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Moving data to the cloud: it's a batch

Moving data to the cloud: it's a batch
2009-11-192013-02-11networksen
Information Management magazine published an interesting article dealing with the implications of moving data to the cloud, but rather than following the usual themes of security and reliability, it looked at the physical process of getting the data there in the first place.Following on from an...
Published November 19, 2009 by Blogger Anonymous in networks
Information Management magazine published an interesting article dealing with the implications of moving data to the cloud, but rather than following the usual themes of security and reliability, it looked at the physical process of getting the data there in the first place.

Following on from an earlier blog post by Werner Vogels, Chief Technology Officer of Amazon, it was noted that transferring 1TB of data to the cloud would take between 13 and 82 days when using T1 or 10Mbps connection, even taking two days with a 100Mbps link. Considering a large business would have significantly more than 1TB of data, this means that it could be concluded that "using a public cloud is not as practical as initially predicted".

The issue is not aided by the fact that the majority of businesses will have a mixture of relational, non-relational and packaged application data sources, with the variety of data sources "typically reaching into the hundreds", and with new ones added frequently. With the need to preserve business continuity while a migration takes place, IT departments are left with a significant challenge -- and another possible barrier to cloud computing adoption.

According to the report, there are two methods for migrating data to the cloud. The first is to "batch load", and to ascertain if this is the best choice, it was suggested that the IT organisation should determine if the data stored in the cloud will be shared among many applications or if it will be "compartmentalised" for use by individual solutions. If multiple applications use the same data sets predominantly for read-only purposes, then sharing these data sets is likely to be "safe". But if an enterprise copies data into multiple locations in order to increase local performance or enable combination with other sources, it may be better to adopt a consolidated model that can be ported to the cloud.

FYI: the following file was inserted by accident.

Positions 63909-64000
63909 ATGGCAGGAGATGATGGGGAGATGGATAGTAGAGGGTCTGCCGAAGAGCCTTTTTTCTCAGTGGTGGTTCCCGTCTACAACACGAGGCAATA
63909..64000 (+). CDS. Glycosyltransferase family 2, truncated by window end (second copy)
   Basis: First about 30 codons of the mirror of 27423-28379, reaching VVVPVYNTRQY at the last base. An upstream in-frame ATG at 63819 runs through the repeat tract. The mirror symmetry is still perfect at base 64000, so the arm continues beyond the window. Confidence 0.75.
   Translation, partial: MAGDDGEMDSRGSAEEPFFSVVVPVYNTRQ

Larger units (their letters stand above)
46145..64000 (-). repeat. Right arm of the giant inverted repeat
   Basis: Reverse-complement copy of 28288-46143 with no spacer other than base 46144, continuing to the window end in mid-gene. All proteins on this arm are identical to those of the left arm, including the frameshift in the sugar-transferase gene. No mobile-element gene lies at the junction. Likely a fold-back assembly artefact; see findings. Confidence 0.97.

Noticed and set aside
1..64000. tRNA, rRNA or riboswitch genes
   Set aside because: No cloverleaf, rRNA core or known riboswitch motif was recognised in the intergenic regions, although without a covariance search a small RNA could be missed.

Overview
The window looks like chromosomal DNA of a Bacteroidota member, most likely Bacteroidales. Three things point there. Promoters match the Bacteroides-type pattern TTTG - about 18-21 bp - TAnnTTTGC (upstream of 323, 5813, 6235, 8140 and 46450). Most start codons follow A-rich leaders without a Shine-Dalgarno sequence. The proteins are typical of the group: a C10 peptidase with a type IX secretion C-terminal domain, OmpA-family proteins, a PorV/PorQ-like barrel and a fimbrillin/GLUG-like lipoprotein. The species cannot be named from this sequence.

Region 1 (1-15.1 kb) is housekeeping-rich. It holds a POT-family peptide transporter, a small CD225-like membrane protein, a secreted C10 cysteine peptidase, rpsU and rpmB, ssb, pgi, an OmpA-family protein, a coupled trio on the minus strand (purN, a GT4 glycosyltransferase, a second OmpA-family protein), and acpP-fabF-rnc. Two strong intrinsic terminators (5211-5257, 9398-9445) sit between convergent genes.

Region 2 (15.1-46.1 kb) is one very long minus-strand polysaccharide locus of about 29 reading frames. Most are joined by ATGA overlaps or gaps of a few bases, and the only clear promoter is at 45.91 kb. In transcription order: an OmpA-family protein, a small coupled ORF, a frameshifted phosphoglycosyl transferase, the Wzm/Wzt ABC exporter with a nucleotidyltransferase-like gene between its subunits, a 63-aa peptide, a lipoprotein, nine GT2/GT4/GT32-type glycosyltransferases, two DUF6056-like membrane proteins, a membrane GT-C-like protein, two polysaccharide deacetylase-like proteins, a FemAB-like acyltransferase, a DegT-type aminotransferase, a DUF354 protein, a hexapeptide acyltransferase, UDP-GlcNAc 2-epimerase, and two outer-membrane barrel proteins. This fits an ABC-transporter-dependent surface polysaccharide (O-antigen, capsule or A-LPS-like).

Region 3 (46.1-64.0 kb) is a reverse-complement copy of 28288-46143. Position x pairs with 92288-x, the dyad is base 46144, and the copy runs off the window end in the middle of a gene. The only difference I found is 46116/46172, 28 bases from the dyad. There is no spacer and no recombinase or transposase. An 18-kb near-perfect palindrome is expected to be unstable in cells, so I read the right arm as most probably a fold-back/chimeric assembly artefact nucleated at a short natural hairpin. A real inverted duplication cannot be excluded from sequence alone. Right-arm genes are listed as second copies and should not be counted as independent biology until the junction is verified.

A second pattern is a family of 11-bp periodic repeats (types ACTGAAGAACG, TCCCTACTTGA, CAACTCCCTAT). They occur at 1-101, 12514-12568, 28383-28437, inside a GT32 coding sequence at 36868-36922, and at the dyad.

Once the data to be migrated has been identified, the IT department can create scripts to enable this to take place, which will take "several hours to several days" depending on the volume of information to be sent. In addition, it should be noted that changes are likely to be made to data while the transfer is taking place, meaning that it will be necessary to ensure modified data is replicated before moving fully to the cloud environment.

An alternative is data virtualisation, which fully abstracts data from the sources and accessing applications. The data model put in place for the data virtualisation layer can also serve as the initial data cloud model for the particular sets to be abstracted, and instead of batch-loading, data can be migrated to the cloud on-demand. This also enables a phased migration with some enterprise apps continuing to access data through the virtualisation layer and others accessing data in the cloud, with changes made in the cloud automatically synchronised back with the originating data sources using the virtualisation middleware's pass-through capabilities.

Data virtualisation also provides possibilities to ease the process of migrating enterprise applications which were not originally designed for cloud use to the cloud, by providing a gateway between the applications and data using standardised interfaces.


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